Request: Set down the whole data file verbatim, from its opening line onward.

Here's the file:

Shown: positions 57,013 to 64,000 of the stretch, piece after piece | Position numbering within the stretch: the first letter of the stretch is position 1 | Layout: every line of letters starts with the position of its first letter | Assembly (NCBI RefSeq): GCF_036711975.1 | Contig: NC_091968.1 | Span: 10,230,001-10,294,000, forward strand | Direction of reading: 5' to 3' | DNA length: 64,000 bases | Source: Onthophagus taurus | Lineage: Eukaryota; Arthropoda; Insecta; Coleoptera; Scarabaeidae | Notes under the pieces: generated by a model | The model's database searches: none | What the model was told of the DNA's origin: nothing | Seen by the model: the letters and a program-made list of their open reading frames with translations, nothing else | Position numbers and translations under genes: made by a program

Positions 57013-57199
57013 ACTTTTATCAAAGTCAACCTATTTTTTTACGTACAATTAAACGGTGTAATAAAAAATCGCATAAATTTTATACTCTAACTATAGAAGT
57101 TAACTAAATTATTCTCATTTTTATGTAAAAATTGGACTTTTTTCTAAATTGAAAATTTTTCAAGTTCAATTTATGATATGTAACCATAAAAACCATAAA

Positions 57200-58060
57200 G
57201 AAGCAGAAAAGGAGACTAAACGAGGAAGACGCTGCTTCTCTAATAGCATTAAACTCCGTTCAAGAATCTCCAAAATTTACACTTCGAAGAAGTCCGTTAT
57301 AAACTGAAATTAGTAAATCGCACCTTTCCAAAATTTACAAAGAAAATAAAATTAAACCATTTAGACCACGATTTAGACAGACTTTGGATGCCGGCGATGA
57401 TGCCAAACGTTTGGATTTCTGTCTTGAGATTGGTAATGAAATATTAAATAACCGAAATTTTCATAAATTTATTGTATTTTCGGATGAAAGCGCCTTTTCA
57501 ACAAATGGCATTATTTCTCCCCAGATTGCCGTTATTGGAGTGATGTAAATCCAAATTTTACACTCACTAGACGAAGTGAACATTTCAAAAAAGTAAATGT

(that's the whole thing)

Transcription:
Shown: positions 57,013 to 64,000 of the stretch, piece after piece | Position numbering within the stretch: the first letter of the stretch is position 1 | Layout: every line of letters starts with the position of its first letter | Assembly (NCBI RefSeq): GCF_036711975.1 | Contig: NC_091968.1 | Span: 10,230,001-10,294,000, forward strand | Direction of reading: 5' to 3' | DNA length: 64,000 bases | Source: Onthophagus taurus | Lineage: Eukaryota; Arthropoda; Insecta; Coleoptera; Scarabaeidae | Notes under the pieces: generated by a model | The model's database searches: none | What the model was told of the DNA's origin: nothing | Seen by the model: the letters and a program-made list of their open reading frames with translations, nothing else | Position numbers and translations under genes: made by a program

Positions 57013-57199
57013 ACTTTTATCAAAGTCAACCTATTTTTTTACGTACAATTAAACGGTGTAATAAAAAATCGCATAAATTTTATACTCTAACTATAGAAGT
57101 TAACTAAATTATTCTCATTTTTATGTAAAAATTGGACTTTTTTCTAAATTGAAAATTTTTCAAGTTCAATTTATGATATGTAACCATAAAAACCATAAA

Positions 57200-58060
57200 G
57201 AAGCAGAAAAGGAGACTAAACGAGGAAGACGCTGCTTCTCTAATAGCATTAAACTCCGTTCAAGAATCTCCAAAATTTACACTTCGAAGAAGTCCGTTAT
57301 AAACTGAAATTAGTAAATCGCACCTTTCCAAAATTTACAAAGAAAATAAAATTAAACCATTTAGACCACGATTTAGACAGACTTTGGATGCCGGCGATGA
57401 TGCCAAACGTTTGGATTTCTGTCTTGAGATTGGTAATGAAATATTAAATAACCGAAATTTTCATAAATTTATTGTATTTTCGGATGAAAGCGCCTTTTCA
57501 ACAAATGGCATTATTTCTCCCCAGATTGCCGTTATTGGAGTGATGTAAATCCAAATTTTACACTCACTAGACGAAGTGAACATTTCAAAAAAGTAAATGT